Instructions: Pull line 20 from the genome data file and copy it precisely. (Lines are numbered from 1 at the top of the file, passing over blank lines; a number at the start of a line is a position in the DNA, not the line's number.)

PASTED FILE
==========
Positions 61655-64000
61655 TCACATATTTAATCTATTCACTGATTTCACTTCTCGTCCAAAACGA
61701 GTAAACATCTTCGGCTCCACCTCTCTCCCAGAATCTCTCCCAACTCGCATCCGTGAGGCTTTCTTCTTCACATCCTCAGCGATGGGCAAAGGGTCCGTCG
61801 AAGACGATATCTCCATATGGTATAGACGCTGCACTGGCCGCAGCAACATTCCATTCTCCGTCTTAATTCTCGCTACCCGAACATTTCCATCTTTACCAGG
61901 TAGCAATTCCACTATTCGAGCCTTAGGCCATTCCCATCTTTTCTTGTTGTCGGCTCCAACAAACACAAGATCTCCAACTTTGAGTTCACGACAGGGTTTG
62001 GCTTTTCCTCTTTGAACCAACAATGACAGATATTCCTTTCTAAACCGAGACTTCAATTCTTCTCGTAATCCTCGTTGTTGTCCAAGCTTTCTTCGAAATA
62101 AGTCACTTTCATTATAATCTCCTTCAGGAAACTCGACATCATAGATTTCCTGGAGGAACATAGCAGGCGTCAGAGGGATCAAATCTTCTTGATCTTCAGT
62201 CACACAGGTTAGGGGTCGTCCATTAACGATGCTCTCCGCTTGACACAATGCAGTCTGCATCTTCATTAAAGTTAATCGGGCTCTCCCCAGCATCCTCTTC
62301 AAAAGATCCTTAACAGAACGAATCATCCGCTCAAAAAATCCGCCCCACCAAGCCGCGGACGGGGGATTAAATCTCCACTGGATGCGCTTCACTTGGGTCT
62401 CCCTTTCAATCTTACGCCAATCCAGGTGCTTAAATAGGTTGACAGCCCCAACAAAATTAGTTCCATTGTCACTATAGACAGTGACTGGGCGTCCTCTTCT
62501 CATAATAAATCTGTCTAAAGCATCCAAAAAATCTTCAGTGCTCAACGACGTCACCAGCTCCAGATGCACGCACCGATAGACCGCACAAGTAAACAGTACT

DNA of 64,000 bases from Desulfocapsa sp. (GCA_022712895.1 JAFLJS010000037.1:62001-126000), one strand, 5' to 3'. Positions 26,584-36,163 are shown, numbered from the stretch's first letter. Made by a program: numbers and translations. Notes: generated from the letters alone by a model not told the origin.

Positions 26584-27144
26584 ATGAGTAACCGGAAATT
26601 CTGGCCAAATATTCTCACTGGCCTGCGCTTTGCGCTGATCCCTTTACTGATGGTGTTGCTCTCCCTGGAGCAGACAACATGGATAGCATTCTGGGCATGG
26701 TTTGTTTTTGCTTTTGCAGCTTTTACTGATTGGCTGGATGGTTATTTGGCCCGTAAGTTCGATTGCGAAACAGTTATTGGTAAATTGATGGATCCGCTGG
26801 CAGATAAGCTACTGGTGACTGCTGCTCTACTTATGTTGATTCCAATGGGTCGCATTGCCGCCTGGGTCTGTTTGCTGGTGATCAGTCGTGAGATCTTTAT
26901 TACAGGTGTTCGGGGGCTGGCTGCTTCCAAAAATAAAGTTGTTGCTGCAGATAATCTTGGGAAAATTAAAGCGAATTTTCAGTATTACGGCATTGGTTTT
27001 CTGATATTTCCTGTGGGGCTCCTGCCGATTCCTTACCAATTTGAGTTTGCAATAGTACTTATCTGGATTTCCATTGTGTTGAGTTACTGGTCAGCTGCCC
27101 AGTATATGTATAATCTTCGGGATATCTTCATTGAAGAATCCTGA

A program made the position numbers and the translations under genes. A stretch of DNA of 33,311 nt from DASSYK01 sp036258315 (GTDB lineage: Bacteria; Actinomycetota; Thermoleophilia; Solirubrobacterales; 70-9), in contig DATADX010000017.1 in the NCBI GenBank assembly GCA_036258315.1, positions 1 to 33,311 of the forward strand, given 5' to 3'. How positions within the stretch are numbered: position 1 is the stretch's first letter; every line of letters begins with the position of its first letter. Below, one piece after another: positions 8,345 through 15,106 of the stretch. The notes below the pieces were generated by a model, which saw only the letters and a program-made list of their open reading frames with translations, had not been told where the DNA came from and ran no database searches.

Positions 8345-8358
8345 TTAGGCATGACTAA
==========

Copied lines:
27101 AGTATATGTATAATCTTCGGGATATCTTCATTGAAGAATCCTGA